This post is written by Melissa Keyser, a professional organizer and ecological landscape designer dedicated to helping people simplify, live sustainably, and love their home.
Growing marigolds in the vegetable garden is an easy and colorful way to repel pests without chemicals. This may sound like an old wive’s tale or a method of gardening from a folk story, but this is an example of companion planting.
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Understanding Companion Planting
Companion planting is a simple way that can give you a more productive and healthy garden.
It’s a simple concept, but one that’s often overlooked in favor of a more “neat and orderly” garden and plots of just one plant.
Just like how people have friends who support them and keep each other happy and healthy, plants have similar friends. And for gardeners who recognize those relations, it’s common to find marigolds in the garden because it’s a very popular friend!
Companion planting is one of the oldest gardening traditions, with records found from ancient Rome detailing the method. There are many ways that a companion plant can help another- corn creating shade for a more delicate lettuce, for example. Or, they can attract beneficial insects to prey on a pest plaguing the other veggies in the bed.
They can prevent pest problems in the first place by producing odors that keep the bad bugs at bay.
Benefits of growing marigolds in the vegetable garden
There are many reasons to grow marigolds in the garden, and companion planting with marigolds might just help solve many of your garden problems! Here are some of the ways they can benefit your garden:
1. Controlling Nematodes:
Not to be confused with beneficial nematodes, if you have a type of microscopic and parasitic long, thin worm that lives in the soil and destroys the roots of your vegetable plants, marigold companion planting might be the secret to a thriving garden.
There is strong evidence that both types of marigolds (Tagetes patula and T. erecta) produce a secretion that discourages the nematodes. A study done by Connecticut Agricultural Experiment Station showed that when a field infested with nematodes was planted solidly with marigolds and then plowed over, it provided control for two to three years. This gave better results than any other method experimented with.
To take advantage of this natural repellent, plant as many marigolds as you can in the nematode infested area. They should be planted in a block, not intermixed with other crops.
It will not work for nematode control if only scattered about in the garden amongst the other plants. When they start to flower, chop them and turn under the entire block of plants into the soil- much like you would a cover crop.
2. Trap crop for aphids
Marigolds can also act as a trap crop for aphids. Trap crops work by luring away the aphids from the desired veggie and instead go for the trap crop. Instead of the aphids covering and sucking the plant juices from your prized peas, cabbages, marigolds can lure the aphids away.
3. Repelling Mexican bean Beetles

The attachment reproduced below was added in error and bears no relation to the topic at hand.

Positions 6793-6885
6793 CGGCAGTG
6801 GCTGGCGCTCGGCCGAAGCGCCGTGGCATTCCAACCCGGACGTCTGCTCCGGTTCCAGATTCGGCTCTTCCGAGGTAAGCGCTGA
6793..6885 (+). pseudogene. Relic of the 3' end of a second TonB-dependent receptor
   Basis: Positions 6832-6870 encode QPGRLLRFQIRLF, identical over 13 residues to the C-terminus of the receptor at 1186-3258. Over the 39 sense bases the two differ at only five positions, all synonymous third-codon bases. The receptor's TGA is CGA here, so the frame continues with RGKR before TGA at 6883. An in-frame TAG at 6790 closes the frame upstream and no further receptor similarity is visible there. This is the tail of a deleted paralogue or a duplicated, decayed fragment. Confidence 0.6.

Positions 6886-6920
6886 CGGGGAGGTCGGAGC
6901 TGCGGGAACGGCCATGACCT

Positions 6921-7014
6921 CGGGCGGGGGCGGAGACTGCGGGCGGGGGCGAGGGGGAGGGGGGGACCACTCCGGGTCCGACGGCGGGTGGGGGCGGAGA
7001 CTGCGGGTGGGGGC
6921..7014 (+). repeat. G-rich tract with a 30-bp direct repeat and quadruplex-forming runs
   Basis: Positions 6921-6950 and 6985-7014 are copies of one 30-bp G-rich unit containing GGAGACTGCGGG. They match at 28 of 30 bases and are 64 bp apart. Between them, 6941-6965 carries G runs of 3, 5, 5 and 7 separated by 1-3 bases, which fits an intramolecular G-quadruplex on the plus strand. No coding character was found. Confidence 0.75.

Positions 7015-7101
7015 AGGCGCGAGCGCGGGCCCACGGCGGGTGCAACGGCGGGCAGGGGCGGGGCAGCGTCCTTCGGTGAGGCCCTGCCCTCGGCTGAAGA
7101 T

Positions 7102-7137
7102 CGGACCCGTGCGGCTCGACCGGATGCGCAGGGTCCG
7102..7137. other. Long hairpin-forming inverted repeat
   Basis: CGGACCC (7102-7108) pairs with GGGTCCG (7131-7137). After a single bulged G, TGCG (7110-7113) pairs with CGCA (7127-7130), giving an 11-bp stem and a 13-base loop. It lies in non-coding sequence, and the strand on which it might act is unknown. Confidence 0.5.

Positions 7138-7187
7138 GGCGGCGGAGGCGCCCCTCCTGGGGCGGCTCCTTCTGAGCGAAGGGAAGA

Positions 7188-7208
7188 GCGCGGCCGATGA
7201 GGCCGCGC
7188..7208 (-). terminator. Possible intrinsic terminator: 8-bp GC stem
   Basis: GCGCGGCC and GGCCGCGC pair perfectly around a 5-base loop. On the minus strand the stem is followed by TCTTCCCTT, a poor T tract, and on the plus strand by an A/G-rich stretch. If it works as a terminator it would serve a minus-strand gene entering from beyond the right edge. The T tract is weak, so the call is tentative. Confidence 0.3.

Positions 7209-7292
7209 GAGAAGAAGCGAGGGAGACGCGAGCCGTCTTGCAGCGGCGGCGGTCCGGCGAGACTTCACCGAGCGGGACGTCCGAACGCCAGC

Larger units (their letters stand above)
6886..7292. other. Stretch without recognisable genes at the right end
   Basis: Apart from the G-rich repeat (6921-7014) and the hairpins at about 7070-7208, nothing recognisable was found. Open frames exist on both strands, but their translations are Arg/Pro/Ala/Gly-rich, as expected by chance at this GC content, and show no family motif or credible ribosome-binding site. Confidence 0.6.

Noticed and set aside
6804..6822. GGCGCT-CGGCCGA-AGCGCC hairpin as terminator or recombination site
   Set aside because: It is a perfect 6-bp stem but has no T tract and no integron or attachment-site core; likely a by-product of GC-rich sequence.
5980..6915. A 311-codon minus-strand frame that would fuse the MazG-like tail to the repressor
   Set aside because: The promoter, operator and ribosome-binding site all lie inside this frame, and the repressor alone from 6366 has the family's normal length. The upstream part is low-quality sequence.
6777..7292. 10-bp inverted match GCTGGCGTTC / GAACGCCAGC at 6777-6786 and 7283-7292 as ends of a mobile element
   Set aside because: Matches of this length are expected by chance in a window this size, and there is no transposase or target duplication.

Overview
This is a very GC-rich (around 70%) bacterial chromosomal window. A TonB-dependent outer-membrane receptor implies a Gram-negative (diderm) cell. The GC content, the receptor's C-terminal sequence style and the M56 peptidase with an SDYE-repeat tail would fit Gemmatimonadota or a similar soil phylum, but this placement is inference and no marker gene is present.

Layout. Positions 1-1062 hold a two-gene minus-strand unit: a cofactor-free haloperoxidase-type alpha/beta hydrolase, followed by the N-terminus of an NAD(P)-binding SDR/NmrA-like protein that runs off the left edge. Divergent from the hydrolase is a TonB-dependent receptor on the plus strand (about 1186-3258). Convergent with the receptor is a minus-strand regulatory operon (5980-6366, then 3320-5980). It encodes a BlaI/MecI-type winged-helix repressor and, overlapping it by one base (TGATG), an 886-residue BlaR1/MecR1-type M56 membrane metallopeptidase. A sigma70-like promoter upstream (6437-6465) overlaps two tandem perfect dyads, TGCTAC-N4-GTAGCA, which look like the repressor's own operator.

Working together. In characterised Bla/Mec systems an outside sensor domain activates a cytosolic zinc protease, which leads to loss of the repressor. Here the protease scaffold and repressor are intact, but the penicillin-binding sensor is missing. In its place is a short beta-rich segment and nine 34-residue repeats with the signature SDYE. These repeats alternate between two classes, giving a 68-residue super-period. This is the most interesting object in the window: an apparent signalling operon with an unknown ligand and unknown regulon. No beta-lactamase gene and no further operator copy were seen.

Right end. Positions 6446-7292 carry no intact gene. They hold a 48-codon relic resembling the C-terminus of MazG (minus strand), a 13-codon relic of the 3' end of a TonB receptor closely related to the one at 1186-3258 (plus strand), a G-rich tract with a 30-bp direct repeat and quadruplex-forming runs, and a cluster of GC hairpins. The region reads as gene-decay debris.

Marigolds in the garden can also help repel Mexican Bean Beetles. These oval tan beetles, and their larva, chew through bean leaves, even to the death of the bean plant! These pests are the most harmful in large, bean-only garden plots. Instead, marigold companion plantings thought-out the bean section can help keep them away.
4. Repelling Flea Beetles
Just like how marigolds can repel bean beetles, they have also been known to repel flea beetles from eggplant. These tiny black beetles that jump around and make the leaves of your eggplants look like they were shot full of tiny bullets.
It’s thought that the strong scent of marigolds acts as a natural repellent, but it’s also possible that they work because they confuse the beetles and they are not able to locate their plant victims.
5. Attract beneficial insects
The smell of marigolds is quite strong, and not necessarily one that you’d want to bring into the home for a bouquet.
A member of the Asteraceae family, these bright flowers are an important food source for beneficial insects like hover-flies and parasitic wasps. When not eating the bad bugs, hover-flies also need pollen and nectar. Having marigolds, and other flowers, in the garden ensure the beneficial insects stick around and lay their eggs.
Growing Marigolds in the Vegetable Garden
Marigolds are a simple, unfussy annual that are easy to grow. They bloom in the summer, and can either be direct sown after any danger of frost has past. Or, they can be started inside four to six weeks before your average last frost date. They are also a common and inexpensive annual bedding plant available at plant shops and nurseries
Pinching growing tips will create bushier plants, and deadheading frequently will keep them in bloom.
There are varieties of Marigolds that come in single or double flowers and range from yellow, orange, red, and rust. The single-flowered types, like “Lemon Gem”, are said to be especially attractive to beneficial insects.
So when you are planning your next garden or shopping at the local garden center, consider growing marigolds in the vegetable! Your veggies and the beneficial insects will thank you!
If you are new to gardening you should check out our beginner gardening course – we hold your hand for a whole year, telling you what to plant and when, as well as educating you along the way. Find out more here.